State Key Laboratory of Optoelectronic Materials and Technologies, Institute of Optoelectronic and Functional Composite Materials, Nanotechnology Research Center, School of Physics & Engineering, Sun Yat-sen University


        1. Huang MH, Mao S, Feick H, Yan HQ, Wu YY, Kind H, Weber E, Russo R, Yang PD: Room-temperature ultraviolet nanowire nanolasers. Science 2001, 292: 1897. 10.1126/science.1060367View Article
        2. Heo YW, Norton DP, Tien LC, Kwon Y, Kang BS, Ren F, Pearton SJ, LaRoche JR: ZnO nanowire growth and devices. Mater Sci Eng R 2004, 47: 1. 10.1016/j.mser.2004.09.001View Article
        3. Zeng HB, Duan GT, Li Y, Yang SK, Xu XX, Cai WP: Blue luminescence of ZnO nanoparticles based on non-equilibrium processes: defect origins and emission controls. Adv Funct Mater 2010, 20: 561. 10.1002/adfm.200901884View Article
        4. Yu H, Li JB, Loomis RA, Gibbons PC, Wang LW, Buhro WE: Cadmium selenide quantum wires and the transition from 3D to 2D confinement. J Am Chem Soc 2003, 125: 16168. 10.1021/ja037971+View Article
        5. Wu MK, Shih YT, Chen MJ, Yang JR, Shiojiri M: ZnO quantum dots embedded in a SiO2 nanoparticle layer grown by atomic layer deposition. Phys Status Solidi RRL. 2009, 3: 88.
        6. Lin KF, Cheng HM, Hsu HC, Hsieh WF: Band gap engineering and spatial confinement of optical phonon in ZnO quantum dots. Appl Phys Lett 2006, 88: 263117. 10.1063/1.2218775View Article
        7. Kim KK, Koguchi N, Ok YW, Seong TY, Park SJ: Fabrication of ZnO quantum dots embedded in an amorphous oxide layer. Appl Phys Lett 2004, 84: 3810. 10.1063/1.1741030View Article
        8. Ko HJ, Chen YF, Yao T, Miyajima K, Yamamoto A, Goto T: Biexciton emission from high-quality ZnO films grown on epitaxial GaN by plasma-assisted molecular-beam epitaxy. Appl Phys Lett 2000, 77: 537. 10.1063/1.127036View Article
        9. Kim SW, Fujita S, Fujita S: Self-organized ZnO quantum dots on SiO2/Si substrates by metalorganic chemical vapor deposition. Appl Phys Lett 2002, 81: 5036. 10.1063/1.1527690View Article
        10. Wang NW, Yang YH, Yang GW: Fabry-Pérot and whispering gallery modes enhanced luminescence from an individual hexagonal ZnO nanocolumn. Appl Phys Lett 2010, 97: 041917. 10.1063/1.3474611View Article
        11. Yang SJ, Park CR: Facile preparation of monodisperse ZnO quantum dots with high quality photoluminescence characteristics. Nanotechnology 2008, 19: 035609. 10.1088/0957-4484/19/03/035609View Article
        12. Abdullah M, Shibamoto S, Okuyama K: Synthesis of ZnO/SiO2 nanocomposites emitting specific luminescence colors. Opt Mater 2004, 26: 95. 10.1016/j.optmat.2004.01.006View Article
        13. Cheng HM, Lin KF, Hsu HC, Hsieh WF: Size dependence of photoluminescence and resonant Raman scattering from ZnO quantum dots. Appl Phys Lett 2006, 88: 261909. 10.1063/1.2217925View Article
        14. Giannakopoulos K, Boukos N, Travlos A, Monteiro T, Soares MJ, Peres M, Neves A, Carmo MC: Structural and photoluminescence properties of ZnO nanoparticles on silicon oxide. Appl Phys A -Mater 2007, 88: 41. 10.1007/s00339-007-3957-1View Article
        15. Giannakopoulos K, Boukos N, Travlos A: Self-assembled zinc oxide nanodots on silicon oxide. J Phys Conf Ser 2005, 10: 121. 10.1088/1742-6596/10/1/030View Article
        16. Giannakopoulos K, Boukos N, Travlos A: Zinc oxide nanoparticles on silicon. Superlattice Microstruct 2006, 39: 115. 10.1016/j.spmi.2005.08.037View Article
        17. Sato Y, Mizoguchi T, Oba F, Yodogawa M, Yamamoto T, Ikuhara Y: Identification of native defects around grain boundary in Pr-doped ZnO bicrystal using electron energy loss spectroscopy and first-principles calculations. Appl Phys Lett 2004, 84: 5311. 10.1063/1.1766078View Article
        18. Zhang ZL, Su DS: Behaviour of TEM metal grids during in-situ heating experiments. Ultramicroscopy 2009, 109: 766. 10.1016/j.ultramic.2009.01.015View Article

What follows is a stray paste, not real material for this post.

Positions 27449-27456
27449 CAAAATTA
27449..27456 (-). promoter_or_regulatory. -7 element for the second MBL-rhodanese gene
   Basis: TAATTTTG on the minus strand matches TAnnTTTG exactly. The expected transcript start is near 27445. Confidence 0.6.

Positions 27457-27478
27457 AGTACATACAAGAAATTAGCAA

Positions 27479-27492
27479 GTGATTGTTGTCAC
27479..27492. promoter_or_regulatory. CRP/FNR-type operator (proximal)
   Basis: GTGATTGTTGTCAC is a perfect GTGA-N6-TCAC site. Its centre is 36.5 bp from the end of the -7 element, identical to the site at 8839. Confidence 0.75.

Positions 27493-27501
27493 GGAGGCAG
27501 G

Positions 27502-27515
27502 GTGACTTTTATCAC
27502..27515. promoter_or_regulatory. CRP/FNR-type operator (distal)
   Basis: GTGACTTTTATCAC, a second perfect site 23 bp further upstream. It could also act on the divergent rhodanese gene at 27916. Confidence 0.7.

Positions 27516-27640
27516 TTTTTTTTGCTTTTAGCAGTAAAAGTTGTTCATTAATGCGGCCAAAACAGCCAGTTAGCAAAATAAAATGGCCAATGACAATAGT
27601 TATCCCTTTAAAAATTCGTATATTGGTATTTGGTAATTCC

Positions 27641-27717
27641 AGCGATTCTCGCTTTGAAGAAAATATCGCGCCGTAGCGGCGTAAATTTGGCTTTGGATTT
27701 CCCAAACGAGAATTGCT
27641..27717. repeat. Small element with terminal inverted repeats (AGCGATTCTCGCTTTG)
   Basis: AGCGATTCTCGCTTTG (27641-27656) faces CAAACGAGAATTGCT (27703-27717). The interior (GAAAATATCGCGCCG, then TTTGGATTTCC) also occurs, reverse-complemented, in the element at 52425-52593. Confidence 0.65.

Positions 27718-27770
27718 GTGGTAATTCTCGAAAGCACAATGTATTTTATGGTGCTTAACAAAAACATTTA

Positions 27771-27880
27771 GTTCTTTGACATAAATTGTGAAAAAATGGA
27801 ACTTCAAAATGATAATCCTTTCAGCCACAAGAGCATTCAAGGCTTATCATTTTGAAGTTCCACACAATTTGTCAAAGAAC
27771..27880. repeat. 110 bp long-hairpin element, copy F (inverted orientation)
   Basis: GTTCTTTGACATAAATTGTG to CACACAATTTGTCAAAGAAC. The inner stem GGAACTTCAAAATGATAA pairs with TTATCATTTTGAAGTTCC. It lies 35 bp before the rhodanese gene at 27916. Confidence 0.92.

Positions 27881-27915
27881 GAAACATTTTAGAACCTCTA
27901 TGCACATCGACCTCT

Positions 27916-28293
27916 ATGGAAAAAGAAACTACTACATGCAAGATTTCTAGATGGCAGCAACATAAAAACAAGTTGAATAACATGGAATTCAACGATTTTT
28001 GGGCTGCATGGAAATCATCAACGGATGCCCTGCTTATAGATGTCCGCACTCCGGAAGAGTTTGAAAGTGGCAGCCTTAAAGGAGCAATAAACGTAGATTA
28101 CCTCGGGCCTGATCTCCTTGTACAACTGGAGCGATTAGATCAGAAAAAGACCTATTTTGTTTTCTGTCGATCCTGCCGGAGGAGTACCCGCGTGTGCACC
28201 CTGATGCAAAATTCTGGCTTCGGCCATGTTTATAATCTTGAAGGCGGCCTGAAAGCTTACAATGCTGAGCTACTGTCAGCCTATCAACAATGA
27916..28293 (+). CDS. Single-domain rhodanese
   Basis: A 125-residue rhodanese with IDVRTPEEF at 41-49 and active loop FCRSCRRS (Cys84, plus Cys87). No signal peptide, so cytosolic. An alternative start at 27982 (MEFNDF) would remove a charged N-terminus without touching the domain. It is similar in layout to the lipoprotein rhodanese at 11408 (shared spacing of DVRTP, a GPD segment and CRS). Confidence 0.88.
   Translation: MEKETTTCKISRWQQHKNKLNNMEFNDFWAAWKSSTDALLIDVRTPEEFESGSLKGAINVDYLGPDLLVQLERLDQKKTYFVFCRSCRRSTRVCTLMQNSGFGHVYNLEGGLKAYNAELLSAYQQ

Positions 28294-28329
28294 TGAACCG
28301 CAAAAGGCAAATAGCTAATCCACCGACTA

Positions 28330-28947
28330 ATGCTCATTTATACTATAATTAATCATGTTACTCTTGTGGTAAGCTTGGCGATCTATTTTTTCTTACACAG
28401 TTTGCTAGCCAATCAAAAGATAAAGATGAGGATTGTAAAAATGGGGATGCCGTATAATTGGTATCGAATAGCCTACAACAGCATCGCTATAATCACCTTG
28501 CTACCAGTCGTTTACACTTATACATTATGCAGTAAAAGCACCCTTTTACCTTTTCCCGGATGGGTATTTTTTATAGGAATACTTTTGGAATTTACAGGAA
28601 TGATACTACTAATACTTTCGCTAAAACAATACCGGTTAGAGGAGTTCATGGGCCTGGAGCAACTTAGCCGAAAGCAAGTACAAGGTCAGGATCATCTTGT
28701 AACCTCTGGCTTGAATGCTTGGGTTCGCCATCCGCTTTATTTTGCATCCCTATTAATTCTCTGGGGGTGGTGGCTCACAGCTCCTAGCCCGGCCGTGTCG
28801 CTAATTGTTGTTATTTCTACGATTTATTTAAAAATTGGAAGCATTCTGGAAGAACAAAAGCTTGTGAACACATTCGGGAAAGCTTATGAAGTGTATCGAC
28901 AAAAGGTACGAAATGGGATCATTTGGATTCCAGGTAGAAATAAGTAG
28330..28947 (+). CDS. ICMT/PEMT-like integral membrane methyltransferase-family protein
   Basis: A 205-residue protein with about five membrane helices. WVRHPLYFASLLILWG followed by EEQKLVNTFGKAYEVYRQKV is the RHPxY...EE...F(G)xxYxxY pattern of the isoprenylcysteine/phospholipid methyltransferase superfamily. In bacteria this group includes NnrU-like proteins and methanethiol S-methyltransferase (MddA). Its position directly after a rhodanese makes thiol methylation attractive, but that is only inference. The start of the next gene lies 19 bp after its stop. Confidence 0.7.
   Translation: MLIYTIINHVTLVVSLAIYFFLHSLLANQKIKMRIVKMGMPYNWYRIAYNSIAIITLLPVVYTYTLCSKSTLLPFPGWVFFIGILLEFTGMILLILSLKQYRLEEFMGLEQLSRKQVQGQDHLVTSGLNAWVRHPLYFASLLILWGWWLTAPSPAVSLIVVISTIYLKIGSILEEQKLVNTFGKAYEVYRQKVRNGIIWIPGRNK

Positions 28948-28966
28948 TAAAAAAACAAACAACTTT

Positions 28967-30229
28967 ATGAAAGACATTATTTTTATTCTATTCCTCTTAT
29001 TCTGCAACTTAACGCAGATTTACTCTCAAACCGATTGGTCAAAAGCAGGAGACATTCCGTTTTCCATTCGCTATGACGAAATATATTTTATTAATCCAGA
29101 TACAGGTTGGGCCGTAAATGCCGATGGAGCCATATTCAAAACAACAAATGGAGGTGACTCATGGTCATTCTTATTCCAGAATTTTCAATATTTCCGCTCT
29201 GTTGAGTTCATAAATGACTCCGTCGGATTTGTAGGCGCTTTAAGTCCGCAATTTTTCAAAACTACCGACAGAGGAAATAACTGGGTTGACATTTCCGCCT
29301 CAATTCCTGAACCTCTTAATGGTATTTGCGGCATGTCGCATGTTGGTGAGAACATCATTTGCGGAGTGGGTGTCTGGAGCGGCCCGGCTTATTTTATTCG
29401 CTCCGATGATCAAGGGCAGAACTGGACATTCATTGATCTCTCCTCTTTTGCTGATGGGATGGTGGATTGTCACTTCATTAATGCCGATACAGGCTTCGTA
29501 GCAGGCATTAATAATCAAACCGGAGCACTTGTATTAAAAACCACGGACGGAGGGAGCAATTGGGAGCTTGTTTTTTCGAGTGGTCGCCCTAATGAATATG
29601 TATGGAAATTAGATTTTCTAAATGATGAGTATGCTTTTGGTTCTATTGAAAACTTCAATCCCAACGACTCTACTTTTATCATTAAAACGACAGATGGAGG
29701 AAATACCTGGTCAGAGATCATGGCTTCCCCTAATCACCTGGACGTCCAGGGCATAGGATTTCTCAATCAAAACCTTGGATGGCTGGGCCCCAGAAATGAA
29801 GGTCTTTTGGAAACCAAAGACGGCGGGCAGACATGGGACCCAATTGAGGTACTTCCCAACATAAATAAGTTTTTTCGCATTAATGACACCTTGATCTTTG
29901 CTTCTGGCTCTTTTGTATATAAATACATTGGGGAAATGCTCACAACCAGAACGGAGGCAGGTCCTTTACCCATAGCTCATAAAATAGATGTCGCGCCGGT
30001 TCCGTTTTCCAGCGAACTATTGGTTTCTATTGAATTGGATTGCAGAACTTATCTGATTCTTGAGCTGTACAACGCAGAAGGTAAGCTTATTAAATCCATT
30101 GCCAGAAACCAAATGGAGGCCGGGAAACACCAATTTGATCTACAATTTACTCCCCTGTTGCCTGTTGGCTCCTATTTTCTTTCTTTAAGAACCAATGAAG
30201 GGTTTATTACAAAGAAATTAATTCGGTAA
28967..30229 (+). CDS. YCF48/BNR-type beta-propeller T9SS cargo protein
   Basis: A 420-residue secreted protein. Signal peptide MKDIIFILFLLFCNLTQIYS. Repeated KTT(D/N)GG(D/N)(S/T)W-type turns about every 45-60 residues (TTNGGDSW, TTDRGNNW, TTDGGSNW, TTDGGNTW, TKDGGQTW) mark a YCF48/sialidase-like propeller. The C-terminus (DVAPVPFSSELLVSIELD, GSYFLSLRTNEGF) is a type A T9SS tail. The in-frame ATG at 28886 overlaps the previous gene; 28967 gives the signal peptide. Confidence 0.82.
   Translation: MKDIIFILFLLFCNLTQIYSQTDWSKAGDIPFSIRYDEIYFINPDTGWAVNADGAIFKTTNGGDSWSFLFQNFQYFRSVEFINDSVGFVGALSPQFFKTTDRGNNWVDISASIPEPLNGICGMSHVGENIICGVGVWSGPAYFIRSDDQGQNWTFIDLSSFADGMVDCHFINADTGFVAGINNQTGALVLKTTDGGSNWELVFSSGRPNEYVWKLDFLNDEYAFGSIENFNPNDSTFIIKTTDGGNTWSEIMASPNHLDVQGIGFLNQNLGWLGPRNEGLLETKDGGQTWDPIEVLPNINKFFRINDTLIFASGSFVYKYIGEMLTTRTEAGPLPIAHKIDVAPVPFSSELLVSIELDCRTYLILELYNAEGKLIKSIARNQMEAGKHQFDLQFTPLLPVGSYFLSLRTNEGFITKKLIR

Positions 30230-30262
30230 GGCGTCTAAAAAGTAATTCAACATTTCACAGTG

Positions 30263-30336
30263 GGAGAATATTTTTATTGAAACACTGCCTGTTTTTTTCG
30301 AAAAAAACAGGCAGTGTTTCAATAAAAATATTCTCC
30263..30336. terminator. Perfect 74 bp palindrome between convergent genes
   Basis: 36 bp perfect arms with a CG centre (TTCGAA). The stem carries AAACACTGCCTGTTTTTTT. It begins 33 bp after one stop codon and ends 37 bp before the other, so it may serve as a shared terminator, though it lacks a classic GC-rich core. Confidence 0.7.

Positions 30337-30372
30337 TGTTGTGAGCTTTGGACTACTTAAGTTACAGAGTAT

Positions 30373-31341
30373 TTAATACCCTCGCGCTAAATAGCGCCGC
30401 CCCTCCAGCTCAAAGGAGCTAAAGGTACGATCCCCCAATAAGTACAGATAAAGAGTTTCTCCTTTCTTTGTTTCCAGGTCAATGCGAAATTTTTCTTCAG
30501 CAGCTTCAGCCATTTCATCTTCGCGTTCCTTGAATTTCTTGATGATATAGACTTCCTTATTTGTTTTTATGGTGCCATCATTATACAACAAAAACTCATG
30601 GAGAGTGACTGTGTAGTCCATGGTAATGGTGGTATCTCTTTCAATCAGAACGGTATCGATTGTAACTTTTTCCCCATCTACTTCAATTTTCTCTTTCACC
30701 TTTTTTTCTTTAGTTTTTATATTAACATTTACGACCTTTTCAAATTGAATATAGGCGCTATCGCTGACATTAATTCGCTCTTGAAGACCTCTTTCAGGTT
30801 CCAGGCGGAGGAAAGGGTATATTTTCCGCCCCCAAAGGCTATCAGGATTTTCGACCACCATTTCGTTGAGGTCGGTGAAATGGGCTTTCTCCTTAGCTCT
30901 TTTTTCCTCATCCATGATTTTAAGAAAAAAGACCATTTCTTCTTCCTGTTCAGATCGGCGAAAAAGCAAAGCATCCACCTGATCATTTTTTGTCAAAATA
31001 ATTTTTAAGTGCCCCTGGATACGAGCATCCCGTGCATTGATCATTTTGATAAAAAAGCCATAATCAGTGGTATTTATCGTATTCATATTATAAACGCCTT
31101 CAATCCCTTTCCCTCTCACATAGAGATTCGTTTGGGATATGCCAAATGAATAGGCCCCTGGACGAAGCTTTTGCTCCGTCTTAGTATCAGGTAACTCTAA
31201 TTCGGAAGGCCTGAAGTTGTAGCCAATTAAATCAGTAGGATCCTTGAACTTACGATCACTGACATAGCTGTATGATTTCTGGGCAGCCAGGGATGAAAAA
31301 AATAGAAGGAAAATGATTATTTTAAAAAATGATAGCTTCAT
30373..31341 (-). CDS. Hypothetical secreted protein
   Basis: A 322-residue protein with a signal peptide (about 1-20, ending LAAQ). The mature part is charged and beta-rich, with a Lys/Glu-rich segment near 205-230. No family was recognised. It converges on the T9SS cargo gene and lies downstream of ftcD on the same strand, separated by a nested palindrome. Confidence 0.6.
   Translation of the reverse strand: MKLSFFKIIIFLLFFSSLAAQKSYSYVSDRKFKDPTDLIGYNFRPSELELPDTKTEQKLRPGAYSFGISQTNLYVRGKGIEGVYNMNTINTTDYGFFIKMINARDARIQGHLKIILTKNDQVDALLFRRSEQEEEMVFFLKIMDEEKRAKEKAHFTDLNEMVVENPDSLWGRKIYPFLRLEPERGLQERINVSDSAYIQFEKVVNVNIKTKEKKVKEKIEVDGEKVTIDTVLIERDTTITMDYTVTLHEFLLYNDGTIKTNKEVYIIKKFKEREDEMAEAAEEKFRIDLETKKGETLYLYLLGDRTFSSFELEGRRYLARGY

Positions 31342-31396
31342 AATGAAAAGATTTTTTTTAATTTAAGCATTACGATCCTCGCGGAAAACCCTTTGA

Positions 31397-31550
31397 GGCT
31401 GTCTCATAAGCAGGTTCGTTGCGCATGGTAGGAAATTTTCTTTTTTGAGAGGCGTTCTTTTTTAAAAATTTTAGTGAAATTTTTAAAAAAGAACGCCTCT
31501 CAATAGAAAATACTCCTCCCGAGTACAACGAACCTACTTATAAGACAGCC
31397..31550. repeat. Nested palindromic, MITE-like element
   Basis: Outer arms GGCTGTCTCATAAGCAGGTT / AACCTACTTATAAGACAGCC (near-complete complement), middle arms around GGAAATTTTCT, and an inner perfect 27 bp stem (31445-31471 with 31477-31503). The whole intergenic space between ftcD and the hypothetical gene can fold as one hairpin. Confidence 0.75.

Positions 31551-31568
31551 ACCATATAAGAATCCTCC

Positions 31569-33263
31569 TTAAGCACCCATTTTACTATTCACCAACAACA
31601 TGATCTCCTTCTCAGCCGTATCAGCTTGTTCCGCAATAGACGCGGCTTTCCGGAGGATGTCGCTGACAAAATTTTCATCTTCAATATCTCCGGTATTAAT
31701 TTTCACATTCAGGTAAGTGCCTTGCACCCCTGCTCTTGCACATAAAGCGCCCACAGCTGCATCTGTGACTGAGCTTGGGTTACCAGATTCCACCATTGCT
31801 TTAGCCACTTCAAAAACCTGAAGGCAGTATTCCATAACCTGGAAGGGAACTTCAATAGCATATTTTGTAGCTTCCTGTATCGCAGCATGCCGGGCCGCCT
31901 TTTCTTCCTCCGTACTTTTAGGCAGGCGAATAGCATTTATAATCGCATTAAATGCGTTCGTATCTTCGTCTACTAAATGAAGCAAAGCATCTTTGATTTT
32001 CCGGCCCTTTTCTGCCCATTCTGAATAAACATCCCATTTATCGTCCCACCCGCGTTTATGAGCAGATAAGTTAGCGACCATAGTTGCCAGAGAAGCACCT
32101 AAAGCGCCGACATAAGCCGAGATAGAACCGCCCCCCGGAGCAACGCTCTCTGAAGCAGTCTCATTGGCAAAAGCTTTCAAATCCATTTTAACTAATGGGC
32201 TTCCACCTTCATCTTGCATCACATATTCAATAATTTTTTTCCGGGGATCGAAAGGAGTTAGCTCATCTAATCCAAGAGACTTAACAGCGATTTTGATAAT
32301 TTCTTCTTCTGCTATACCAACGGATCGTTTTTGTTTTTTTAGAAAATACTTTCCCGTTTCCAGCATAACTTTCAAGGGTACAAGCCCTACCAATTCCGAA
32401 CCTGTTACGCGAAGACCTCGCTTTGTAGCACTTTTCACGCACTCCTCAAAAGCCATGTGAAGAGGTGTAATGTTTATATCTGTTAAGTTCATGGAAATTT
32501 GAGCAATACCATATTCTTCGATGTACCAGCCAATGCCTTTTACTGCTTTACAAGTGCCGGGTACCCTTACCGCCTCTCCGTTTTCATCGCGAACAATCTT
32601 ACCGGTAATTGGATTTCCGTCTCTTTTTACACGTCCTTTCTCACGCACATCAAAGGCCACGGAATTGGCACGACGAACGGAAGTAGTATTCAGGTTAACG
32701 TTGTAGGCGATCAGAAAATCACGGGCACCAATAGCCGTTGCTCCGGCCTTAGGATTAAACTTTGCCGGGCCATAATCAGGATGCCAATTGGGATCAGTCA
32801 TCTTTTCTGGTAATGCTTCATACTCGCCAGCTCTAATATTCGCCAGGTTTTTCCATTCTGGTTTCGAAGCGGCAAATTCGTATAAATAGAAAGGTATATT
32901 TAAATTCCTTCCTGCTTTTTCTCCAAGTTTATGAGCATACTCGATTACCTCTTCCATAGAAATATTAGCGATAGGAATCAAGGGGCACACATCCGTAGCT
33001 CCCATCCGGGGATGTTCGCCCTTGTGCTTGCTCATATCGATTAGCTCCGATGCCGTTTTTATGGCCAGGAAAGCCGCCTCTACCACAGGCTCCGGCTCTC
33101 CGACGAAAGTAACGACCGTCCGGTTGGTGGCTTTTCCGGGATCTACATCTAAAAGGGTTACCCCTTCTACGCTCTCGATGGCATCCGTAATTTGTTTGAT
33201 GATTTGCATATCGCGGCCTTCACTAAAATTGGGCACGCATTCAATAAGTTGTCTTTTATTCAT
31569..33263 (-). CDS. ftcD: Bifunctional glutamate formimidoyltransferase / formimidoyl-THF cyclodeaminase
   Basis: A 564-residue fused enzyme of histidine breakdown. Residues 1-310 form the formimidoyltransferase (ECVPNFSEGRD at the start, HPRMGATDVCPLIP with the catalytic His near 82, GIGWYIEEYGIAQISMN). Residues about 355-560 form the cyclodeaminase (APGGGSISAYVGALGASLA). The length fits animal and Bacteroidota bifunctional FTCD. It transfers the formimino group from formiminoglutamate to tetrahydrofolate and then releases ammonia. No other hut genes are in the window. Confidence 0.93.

19. Wenger KS, Cornu D, Chassagneux F, Epicier T, Miele P: Direct synthesis of amorphous silicon dioxide nanowires and helical self-assembled nanostructures derived therefrom. J Mater Chem 2003, 13: 3058. 10.1039/b308164hView Article
        20. Song M, Fukuda Y, Furuya K: Local chemical states and microstructure of photoluminescent porous silicon studied by means of EELS and TEM. Micron 2000, 31: 429. 10.1016/S0968-4328(99)00120-1View Article
        21. Bonnet N, Brun N, Colliex C: Extracting information from sequences of spatially resolved EELS spectra using multivariate statistical analysis. Ultramicroscopy 1999, 77: 97. 10.1016/S0304-3991(99)00042-XView Article
        22. Lai YS, Wang JL, Liou SC, Tu CH: Size and density control of silicon oxide nanowires by rapid thermal annealing and their growth mechanism. Appl Phys A 2009, 94: 357. 10.1007/s00339-008-4806-6View Article
        23. Schulmeister K, Mader W: TEM investigation on the structure of amorphous silicon monoxide. J Non-Cryst Solids 2003, 320: 143. 10.1016/S0022-3093(03)00029-2View Article
        24. Wang NW, Yang YH, Yang GW: Indium oxide-zinc oxide nanosized heterostructure and whispering gallery mode luminescence emission. J Phys Chem C 2009, 113: 15480. 10.1021/jp906924wView Article
        25. Aleksandra B, Djurišić Dr, Leung YH: Optical properties of ZnO nanostructures. Small 2006, 2: 944. 10.1002/smll.200600134View Article
        26. Kayanuma Y: Quantum-size effects of interacting electrons and holes in semiconductor microcrystals with spherical shape. Phys Rev B 1988, 38: 9797. 10.1103/PhysRevB.38.9797View Article
        27. Lin B, Fu Z, Jia Y: Green luminescent center in undoped zinc oxide films deposited on silicon substrates. Appl Phys Lett 2001, 79: 943. 10.1063/1.1394173View Article
        28. Yang YH, Wang B, Yang GW: Mechanisms of self-catalyst growth of agave-like zinc oxide nanostructures on amorphous carbons. Cryst Growth Des 2007, 7: 1242. 10.1021/cg060591qView Article
        29. Wang CX, Wang B, Yang YH, Yang GW: Thermodynamic and kinetic size limit of nanowire growth. J Phys Chem B 2005, 109: 9966. 10.1021/jp0445268View Article
        30. Givargizov EI: Highly Anisotropic Crystals. Boston, MA: D. Reidel; 1986.
        31. Wander A, Harrison NM: An ab-initio study of ZnO . Surf Sci 2000, 468: L851. 10.1016/S0039-6028(00)00794-9View Article
        32. Wander A, Harrison NM: An ab initio study of ZnO . Surf Sci 2000, 457: L342. 10.1016/S0039-6028(00)00418-0View Article
        33. Alivisatos AP: Semiconductor clusters, nanocrystals, and quantum dots. Science 1996, 271: 933. 10.1126/science.271.5251.933View Article


        © Wang et al; licensee Springer. 2011

        This article is published under license to BioMed Central Ltd. This is an Open Access article distributed under the terms of the Creative Commons Attribution License (http://​creativecommons.​org/​licenses/​by/​2.​0), which permits unrestricted use, distribution, and reproduction in any medium, provided the original work is properly cited.